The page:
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動画の字幕をクリックしてすぐ単語の意味を調べられます!
単語帳読み込み中…
字幕の修正報告
There's a prevailing attitude that art doesn't matter in the real world.
But the study of art can enhance our perception
and our ability to translate to others what we see.
Those skills are useful.
Those skills can save lives.
Doctors, nurses, and law enforcement agents
can use painting, sculpture, and photography
as tools to improve their visual acuity
and communication skills,
which are critical
during investigations and emergencies.
If you're treating an injury,
investigating a crime scene,
or trying to describe either of those things to a colleague,
art can make you better at it.
Here, imagine you're a seasoned cop or a dedicated doctor, but also imagine you're at a museum and let's look at a painting.
Rene Magritte's "Time Transfixed" of 1938
depicts a mysterious and complex interior that invites analysis
not unlike that required of a patient's symptoms or the scene of a crime.
A miniature train whose origin
and destination are unknown
is emerging from a fireplace,
and the smoke from the locomotive
appears to flow up the chimney
as if from the fire
that is conspicuously absent below.
The eeriness of the scene
is echoed in the empty living room,
enhanced by wood-grain floors
and decorative wall moldings
to the right of the fireplace.
Perched atop the mantelpiece
are two candlesticks and a clock.
Behind these objects is a large mirror
that reveals an empty interior
and only a partial reflection
of the objects before it.
The juxtaposition of the objects
surrounding the moving train
raises numerous questions
for which there seem to be no apparent answers.
Did I summarize the painting accurately
or leave any details out?
It's no big dealif you see something else in a painting.
But what if we're both seasoned cops?
I call you for back-up.
You show up only to realize
the two bank robbing ninjas I'd mentioned
were actually six bank robbing ninjas with lasers.
Close study of art can train viewers to study thoroughly,
analyze the elements observed,
articulate them succinctly,
and formulate questions
to address the seeming inconsistencies.
Scrutinizing the details
of an unfamiliar scene,
in this case the work of art,
and accurately conveying
any observable contradictions
is a critically important skill
for both people who look at X-rays
and those who interrogate suspects.
Let's interrogate this painting, shall we?
Okay, Magritte, that's quite a little picture you've painted.
But why aren't there any train tracks?
Why no fire?
What happened to the candles?
Why doesn't the fireplace
have a little tunnel for the train?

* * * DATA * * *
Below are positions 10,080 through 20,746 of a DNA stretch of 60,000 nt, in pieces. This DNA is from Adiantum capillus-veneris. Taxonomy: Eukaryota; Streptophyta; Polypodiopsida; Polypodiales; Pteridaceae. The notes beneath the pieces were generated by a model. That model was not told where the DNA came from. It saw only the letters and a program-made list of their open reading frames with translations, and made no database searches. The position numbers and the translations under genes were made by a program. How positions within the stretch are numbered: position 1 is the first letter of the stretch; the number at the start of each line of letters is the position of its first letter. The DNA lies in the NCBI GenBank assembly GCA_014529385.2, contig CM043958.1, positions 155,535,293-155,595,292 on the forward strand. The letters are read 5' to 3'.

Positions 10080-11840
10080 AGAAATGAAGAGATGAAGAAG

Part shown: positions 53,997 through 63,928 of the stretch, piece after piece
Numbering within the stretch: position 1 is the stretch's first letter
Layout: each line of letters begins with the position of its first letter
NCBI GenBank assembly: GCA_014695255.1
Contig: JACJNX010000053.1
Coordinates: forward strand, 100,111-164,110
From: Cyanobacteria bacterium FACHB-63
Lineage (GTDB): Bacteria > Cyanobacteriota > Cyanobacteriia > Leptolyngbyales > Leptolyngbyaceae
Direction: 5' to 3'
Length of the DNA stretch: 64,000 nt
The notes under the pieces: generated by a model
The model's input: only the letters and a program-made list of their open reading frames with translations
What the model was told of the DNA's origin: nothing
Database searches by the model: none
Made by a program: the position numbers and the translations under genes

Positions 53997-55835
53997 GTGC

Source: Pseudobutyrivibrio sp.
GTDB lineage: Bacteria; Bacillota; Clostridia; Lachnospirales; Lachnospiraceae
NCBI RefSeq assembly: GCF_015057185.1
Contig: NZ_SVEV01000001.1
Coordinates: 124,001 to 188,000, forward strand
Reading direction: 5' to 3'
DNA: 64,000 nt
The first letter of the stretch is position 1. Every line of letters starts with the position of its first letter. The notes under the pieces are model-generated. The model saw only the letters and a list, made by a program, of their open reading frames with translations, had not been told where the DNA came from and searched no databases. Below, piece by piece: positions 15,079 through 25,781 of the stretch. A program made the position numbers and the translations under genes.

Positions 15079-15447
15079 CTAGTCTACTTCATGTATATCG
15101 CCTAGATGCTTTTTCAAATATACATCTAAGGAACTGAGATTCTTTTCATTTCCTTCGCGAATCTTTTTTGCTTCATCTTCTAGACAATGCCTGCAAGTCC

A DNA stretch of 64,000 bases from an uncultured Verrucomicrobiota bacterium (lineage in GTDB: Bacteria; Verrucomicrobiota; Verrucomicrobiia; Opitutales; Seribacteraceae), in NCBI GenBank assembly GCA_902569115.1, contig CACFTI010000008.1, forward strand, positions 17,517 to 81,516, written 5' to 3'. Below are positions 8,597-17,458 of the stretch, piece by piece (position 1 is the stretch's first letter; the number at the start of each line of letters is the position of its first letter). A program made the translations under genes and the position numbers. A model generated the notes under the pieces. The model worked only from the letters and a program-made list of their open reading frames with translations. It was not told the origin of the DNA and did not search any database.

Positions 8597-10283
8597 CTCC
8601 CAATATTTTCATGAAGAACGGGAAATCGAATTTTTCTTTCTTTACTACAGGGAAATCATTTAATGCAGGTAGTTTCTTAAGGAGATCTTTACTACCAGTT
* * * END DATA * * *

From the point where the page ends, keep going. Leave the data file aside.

It just comes straight through the wall.
And the clock says it's about quarter to one,
but I'm not sure the light
that comes through the window at an angle
says it's just past noontime.
What's this painting all about, anyway?
That's when you, my trusty partner,
hold me back,
then I leave.
You get Magritte a cup of coffee
and keep grilling him
to see if this painting would hold up in court.
Viewers can provide a more detailed and accurate description of a situation
by articulating what is seen and what is not seen.
This is particularly important in medicine.
If an illness is evidenced by three symptoms
and only two are present in a patient,
a medical professional must explicitly state
the absence of that third symptom,
signifying that the patient
may not have the condition suspected.
Articulating the absence of a specific detail or behavior
known as the pertinent negative
is as critical as stating
the details and behaviors that are present
in order to treat the patient.
And conspicuous absences are only conspicuous
to eyes trained to look for them.
Art teaches professionals
across a wide spectrum of fields
not only how to ask more effective questions
about what cannot be readily answered,
but also, and more importantly,
how to analyze complex, real world situations
from a new and different perspective,
ultimately solving difficult problems.
Intense attention to detail,
the ability to take a step back
and look differently,
we want first responders to have the analytical skills
of master art historians at least.
Art trains us to investigate,
and that's a real world skill if there ever was one.
コツ:単語をクリックしてすぐ意味を調べられます!

読み込み中…

読み込み中…

【TED-Ed】How art can help you analyze - Amy E. Herman

43856 タグ追加 保存
阿多賓 2016 年 3 月 25 日 に公開
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